For more than 20 years, John Stevenson has been actively involved in software testing, primarily as a software tester. During that time, he has become an avid blogger (“The Expected Result was 42. Now What Was the Test?”), regular tweeter (@steveo1967) and author (“The Psychology of Software Testing”).
Passionate about software development, John has explored the theory and use behind automation and its role in testing. To gather more of his unique insight into automation, we chatted with John and Ray Grieselhuber of Functionize to discuss how it benefits testing and development, but doesn’t necessarily take the place of manual testing altogether.
Explain automation and how it doesn’t replace manual testing, but instead benefits it.
In the companies that I’ve worked at, the biggest challenge we’ve had has always been everyone loves the idea of automated testing. Frequently, I run into trouble with actually making it happen because for the smaller companies I’ve worked with, typically, the view of the programmer is that there’s no guarantee that what they’re building at any given time is going to be the final product anyway. It’s almost like you’re writing prototype code as you run. So taking the time to write it and build the automation for the testing is something that just gets completely overlooked, unless you’re a really disciplined product team. That’s a challenge around automating testing.
The way I would define automated testing is basically as you are writing specifications for whatever piece of software you’re building the idea is that you are figuring out a way to code in the specification so that every time you add or make improvements to whatever software you’re building, every time you push new changes, it’s going to automatically ensure that that specification has been enforced and it can catch any bugs.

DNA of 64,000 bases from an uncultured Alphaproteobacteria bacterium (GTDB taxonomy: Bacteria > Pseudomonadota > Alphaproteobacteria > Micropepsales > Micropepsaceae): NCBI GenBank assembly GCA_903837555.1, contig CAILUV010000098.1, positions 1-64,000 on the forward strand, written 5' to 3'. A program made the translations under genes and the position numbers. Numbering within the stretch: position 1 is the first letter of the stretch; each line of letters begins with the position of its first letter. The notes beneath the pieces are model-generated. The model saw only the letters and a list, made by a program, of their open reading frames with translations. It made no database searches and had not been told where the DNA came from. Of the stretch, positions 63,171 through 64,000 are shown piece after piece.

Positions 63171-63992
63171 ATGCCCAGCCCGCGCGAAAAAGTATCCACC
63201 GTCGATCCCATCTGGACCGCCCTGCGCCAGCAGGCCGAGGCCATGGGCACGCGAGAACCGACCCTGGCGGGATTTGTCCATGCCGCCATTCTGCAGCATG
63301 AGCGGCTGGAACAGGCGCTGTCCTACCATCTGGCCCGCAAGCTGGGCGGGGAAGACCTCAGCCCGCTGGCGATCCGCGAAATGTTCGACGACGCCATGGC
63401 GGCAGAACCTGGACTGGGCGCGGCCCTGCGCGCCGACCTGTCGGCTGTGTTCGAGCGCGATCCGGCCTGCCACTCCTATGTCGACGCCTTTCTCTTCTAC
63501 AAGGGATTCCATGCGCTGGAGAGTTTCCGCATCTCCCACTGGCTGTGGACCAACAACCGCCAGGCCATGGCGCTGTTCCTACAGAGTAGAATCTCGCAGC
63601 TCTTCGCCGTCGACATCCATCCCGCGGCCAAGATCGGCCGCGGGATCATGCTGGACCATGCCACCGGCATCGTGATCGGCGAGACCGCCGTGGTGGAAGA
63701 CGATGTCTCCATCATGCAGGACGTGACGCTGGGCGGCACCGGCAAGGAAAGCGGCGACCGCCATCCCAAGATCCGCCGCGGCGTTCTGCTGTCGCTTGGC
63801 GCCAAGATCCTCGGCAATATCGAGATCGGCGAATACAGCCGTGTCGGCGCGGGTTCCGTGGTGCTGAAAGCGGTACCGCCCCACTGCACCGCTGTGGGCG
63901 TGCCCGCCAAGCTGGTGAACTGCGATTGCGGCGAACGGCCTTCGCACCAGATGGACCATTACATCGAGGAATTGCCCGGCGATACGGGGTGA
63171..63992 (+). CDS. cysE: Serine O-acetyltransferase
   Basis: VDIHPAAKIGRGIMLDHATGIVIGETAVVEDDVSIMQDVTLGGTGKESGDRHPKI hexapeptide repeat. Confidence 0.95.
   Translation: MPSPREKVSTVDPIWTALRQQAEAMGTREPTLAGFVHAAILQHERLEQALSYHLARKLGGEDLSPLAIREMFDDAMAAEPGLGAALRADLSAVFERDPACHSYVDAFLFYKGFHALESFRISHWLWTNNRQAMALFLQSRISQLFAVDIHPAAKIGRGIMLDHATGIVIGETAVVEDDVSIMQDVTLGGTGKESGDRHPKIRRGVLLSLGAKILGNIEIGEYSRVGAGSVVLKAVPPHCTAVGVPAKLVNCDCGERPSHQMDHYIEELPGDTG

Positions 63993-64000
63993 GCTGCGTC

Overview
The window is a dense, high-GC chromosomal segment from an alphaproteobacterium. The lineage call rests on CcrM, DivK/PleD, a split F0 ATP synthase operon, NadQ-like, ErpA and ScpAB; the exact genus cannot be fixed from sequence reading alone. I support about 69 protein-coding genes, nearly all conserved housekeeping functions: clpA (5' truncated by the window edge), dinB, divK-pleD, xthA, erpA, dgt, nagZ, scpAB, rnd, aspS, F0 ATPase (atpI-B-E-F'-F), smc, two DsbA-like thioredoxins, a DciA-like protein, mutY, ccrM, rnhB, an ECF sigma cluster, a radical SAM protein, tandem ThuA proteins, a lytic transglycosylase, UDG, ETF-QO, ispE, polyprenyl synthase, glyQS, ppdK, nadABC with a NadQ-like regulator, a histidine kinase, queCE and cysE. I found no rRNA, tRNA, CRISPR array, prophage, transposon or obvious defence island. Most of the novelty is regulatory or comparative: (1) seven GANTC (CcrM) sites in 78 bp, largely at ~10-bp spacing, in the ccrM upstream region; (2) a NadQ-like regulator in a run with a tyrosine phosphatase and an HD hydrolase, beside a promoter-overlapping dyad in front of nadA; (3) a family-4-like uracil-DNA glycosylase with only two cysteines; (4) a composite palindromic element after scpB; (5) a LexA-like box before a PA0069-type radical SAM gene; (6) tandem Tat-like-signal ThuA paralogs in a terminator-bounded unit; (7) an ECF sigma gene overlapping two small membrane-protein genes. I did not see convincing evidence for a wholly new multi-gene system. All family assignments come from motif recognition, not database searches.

That’s interesting because my mindset goals totally off a tangent on, especially if you’re trying to work from a specification. We’re now in a modern world where specifications can be very loosely coupled together. In the old days, good or bad, we had requirement documents.
If I take a step back on that and have an understanding of language, and it’s quite interesting how people do communicate and talk. If we take automate, it’s a word that’s taken from Greek, from automas, which means acting of itself. Without any interruption, I would guess, that’s my interpretation of it, with a human being, it acts on itself. That’s quite interesting.